Overall impression: I've always been leery of waterfront restaurants because all too often they don't offer much else beyond a view. Blue Moon Fish Company is a big exception, because even after 17 years, it's not only an Intracoastal beauty, but it offers good food to match.
Ambience: Out front, the awkward, narrow space between the road and the front door shows just how committed the builder was to taking advantage of the view. The building sits like a three-story wall between the road and the water. Don't think about sitting inside, because the patio is magically comfortable even in sweltering summer. There are 120 seats outside and 60 inside, which is decorated like a high-end yacht with hints of art deco. If you arrive by boat, there is 200 feet of dockage.
Starters: Start with anything from the raw bar. We had excellent Bon Secours oysters ($4 each), served with chili-malt mignonette. The seafood tower ($68) includes oysters, shrimp, clams, ceviche, tuna poki and lobster cocktail. Many folks come to Blue Moon for steamed mussels ($15), which are served in a white-wine-and-lemon-butter sauce with pancetta, rosemary and tomato. Diver sea scallops ($16) have a gorgeous, pan-roasted golden sear glazed with sweet-chili garlic and served with shaved-heart-of-palm salad. There are several salads, including baby spinach ($11) with caramelized onions, herb vinaigrette and an interesting take on croutons in small goat-cheese fritters.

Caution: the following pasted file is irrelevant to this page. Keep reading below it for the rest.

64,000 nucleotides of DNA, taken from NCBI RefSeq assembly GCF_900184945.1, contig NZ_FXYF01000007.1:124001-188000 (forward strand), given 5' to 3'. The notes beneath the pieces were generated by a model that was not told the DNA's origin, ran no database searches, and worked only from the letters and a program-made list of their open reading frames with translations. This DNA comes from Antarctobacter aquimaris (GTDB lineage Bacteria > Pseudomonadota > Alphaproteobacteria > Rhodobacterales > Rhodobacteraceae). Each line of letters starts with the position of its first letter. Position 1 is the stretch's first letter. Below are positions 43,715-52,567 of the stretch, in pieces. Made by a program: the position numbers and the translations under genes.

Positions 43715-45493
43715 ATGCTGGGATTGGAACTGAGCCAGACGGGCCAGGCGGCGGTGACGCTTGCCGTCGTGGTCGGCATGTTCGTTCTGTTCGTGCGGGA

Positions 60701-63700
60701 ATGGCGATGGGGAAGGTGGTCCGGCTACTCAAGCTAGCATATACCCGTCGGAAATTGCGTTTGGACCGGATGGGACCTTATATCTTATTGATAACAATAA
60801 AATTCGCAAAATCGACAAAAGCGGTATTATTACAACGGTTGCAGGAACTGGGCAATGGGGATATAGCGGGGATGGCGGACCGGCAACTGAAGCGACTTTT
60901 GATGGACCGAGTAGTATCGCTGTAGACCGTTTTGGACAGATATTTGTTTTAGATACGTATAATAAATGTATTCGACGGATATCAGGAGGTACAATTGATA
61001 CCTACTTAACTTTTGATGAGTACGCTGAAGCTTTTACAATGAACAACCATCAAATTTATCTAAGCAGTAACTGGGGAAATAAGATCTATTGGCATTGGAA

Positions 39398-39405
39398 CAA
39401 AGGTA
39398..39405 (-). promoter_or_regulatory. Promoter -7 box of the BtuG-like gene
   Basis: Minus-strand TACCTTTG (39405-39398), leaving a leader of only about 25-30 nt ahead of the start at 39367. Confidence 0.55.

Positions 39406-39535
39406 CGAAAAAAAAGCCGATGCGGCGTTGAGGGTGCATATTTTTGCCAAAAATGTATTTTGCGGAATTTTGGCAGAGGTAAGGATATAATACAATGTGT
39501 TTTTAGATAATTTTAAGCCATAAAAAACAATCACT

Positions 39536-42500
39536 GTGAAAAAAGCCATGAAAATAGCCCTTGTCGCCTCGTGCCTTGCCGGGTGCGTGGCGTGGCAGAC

Entree excellence: Blue Moon specializes in what may best be described as Florida-style seafood. Where else would you find such perfectly sauteed Key West yellowtail snapper ($38), served with Maine lobster Mac & Peas and lime-herb butter? Macadamia-crusted Chilean sea bass ($43) is the kind of dish that usually fails when a chef decides to turn the sauce into a dessert. Not so here, where it gets sweet-cilantro-chili sauce. Lump crab and corn-roasted grouper ($36) is also excellent, served with wild-mushroom-and-asparagus risotto. Dijon-rubbed rack of lamb ($39), grilled filet mignon ($37) and a chicken breast ($29) are among the nonseafood offerings.
Sweet! Desserts have a delicious, kidlike quality: Icky, sticky caramel tart with chunky monkey ice cream ($12) and caramel cheesecake with Oreo crust, bruleed bananas and candied pecans.
Service: Like the food, the attentive service isn't what I expected from a restaurant set on water. Servers are friendly and knowledgeable.
Dining deal: At lunchtime Monday to Saturday, seniors and anyone else who loves a good deal come for the two-for-one lunches. From 4 to 6 p.m. weekdays, well drinks, house wines and signature cocktails are half price, and small-plate appetizers are priced between $9 and $11.
4405 W. Tradewinds Ave., Lauderdale by the Sea
Cost: Expensive-very expensive
Hours: Dinner daily; lunch Monday-Saturday; brunch buffet Sunday
Credit cards: All major
Bar: Full service
Sound level: Conversational
Outside smoking: No
For kids: Highchairs, boosters, menu
Wheelchair accessible: Yes
Parking: Free valet or metersCopyright © 2015, South Florida